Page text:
Lawrence Weiner, one of the central figures of Conceptual art, was born in 1942 in the Bronx, New York. After graduating from high school, Weiner had a variety of jobs—he worked on an oil tanker, on docks, and unloading railroad cars. He traveled throughout North America before returning to New York, where he exhibited at Seth Siegelaub Contemporary Art in 1964 and 1965. Weiner’s early work included experiments with systematic approaches to shaped canvases and later, featured squares cut out of carpeting or walls.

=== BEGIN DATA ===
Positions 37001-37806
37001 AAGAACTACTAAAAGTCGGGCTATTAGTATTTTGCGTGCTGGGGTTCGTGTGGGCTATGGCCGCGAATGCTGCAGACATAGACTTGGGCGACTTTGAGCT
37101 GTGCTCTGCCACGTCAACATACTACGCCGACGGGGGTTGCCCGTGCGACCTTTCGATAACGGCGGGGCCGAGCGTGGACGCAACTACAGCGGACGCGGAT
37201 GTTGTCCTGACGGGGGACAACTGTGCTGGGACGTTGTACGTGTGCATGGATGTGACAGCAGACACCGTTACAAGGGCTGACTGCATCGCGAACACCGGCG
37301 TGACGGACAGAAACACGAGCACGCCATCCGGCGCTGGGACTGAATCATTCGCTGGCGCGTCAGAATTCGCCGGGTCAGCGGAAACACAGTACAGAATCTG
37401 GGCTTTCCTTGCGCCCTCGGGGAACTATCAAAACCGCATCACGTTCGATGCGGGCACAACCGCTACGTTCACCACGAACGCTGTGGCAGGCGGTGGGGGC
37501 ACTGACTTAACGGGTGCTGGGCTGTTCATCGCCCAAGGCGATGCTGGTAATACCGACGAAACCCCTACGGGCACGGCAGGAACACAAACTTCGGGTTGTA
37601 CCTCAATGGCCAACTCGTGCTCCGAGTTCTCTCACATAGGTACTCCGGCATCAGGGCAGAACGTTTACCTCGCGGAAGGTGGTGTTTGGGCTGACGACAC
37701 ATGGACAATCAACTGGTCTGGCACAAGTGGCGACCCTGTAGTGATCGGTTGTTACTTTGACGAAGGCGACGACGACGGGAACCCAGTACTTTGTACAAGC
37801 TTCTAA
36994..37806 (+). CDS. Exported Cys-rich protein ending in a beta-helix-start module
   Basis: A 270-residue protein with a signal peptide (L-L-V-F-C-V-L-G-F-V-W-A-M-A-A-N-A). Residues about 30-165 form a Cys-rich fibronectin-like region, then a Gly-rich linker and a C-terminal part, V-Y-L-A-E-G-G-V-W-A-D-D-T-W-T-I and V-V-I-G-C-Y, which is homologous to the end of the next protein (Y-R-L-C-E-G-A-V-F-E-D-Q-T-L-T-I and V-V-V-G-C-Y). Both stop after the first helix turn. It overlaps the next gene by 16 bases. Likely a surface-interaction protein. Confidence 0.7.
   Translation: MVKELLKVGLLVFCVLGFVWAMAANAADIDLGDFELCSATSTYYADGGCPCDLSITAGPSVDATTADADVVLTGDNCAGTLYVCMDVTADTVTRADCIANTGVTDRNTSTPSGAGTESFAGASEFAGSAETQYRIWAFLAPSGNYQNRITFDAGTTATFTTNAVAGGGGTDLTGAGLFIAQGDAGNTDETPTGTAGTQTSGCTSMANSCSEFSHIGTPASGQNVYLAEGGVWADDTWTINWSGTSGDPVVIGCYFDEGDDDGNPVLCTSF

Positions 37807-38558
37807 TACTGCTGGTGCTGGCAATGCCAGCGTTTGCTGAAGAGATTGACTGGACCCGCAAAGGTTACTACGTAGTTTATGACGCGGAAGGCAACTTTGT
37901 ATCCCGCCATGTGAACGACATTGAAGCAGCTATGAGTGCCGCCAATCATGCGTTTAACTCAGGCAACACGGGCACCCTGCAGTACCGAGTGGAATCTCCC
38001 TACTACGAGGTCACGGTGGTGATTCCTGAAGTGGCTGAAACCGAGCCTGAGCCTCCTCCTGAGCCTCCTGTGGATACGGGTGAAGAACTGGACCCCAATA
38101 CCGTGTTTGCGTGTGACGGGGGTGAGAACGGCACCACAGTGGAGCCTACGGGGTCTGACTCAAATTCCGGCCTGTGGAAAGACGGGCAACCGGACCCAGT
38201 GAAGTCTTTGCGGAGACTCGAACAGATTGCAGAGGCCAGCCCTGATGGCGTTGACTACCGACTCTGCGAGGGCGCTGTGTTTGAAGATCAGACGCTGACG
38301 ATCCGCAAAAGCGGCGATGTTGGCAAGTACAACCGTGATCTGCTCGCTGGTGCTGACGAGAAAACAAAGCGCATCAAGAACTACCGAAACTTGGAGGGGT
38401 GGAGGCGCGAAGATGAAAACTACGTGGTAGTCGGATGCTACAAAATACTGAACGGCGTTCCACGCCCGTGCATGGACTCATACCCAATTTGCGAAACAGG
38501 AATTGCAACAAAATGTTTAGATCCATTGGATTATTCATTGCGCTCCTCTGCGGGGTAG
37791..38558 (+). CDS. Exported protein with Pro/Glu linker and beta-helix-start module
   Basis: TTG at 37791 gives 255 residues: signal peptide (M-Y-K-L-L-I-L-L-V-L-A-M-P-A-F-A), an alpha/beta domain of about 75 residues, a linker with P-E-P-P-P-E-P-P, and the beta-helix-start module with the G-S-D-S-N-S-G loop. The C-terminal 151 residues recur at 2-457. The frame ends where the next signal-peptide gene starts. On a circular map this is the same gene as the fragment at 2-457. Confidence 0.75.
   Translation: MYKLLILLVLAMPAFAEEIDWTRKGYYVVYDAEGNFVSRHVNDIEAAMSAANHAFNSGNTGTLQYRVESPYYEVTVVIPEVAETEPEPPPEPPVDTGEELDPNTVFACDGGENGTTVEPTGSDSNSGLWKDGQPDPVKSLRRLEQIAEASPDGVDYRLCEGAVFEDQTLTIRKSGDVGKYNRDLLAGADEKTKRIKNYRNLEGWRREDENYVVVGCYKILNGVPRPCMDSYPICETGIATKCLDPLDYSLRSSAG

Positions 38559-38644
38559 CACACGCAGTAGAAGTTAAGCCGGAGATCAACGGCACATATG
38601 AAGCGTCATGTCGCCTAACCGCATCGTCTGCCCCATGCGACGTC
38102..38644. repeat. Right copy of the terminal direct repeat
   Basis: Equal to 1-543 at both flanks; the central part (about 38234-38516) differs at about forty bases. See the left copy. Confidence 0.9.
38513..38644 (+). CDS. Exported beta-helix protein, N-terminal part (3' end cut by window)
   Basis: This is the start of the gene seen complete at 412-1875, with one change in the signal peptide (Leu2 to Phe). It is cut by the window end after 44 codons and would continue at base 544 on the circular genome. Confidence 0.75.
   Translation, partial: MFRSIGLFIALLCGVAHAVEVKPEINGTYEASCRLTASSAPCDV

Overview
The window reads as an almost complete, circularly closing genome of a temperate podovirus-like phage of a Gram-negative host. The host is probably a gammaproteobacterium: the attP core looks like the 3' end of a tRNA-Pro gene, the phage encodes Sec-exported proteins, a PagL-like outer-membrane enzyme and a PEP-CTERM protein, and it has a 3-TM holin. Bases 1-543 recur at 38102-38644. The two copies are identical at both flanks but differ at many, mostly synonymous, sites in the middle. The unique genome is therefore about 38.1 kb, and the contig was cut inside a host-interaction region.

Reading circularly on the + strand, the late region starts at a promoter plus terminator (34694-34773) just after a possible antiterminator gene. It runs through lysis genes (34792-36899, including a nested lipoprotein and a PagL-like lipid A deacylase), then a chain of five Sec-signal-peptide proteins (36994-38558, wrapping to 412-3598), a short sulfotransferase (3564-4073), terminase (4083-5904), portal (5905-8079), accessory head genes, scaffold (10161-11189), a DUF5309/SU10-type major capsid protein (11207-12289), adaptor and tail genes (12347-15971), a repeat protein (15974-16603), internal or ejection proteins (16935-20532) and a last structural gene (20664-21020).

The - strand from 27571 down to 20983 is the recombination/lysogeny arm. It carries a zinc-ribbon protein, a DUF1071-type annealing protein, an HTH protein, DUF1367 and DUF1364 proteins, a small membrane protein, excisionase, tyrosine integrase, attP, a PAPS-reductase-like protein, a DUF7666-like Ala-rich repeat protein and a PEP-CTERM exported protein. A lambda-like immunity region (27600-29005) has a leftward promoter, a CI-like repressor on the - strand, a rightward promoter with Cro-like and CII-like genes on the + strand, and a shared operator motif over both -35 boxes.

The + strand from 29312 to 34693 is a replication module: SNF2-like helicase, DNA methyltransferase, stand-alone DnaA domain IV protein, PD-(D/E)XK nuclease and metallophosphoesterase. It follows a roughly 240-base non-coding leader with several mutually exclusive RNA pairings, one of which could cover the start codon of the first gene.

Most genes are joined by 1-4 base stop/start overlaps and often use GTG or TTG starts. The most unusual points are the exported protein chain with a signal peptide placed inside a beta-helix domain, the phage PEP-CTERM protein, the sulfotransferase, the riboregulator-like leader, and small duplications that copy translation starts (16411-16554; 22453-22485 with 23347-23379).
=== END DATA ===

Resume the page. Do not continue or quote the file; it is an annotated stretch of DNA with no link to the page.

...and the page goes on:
Like other Conceptual artists who gained international recognition in the late 1960s and early 1970s, Weiner investigated forms of display and distribution that challenge traditional assumptions about the nature of the art object. As the sole contribution to a presentation organized by Siegelaub in 1968, Weiner created a small book entitled Statements; since the work consisted of nothing but words, there was no reason to display a physical object. That same year, Weiner also contributed pages to Siegelaub’s Xeroxbook, a compendium of photocopies by seven Conceptually oriented artists.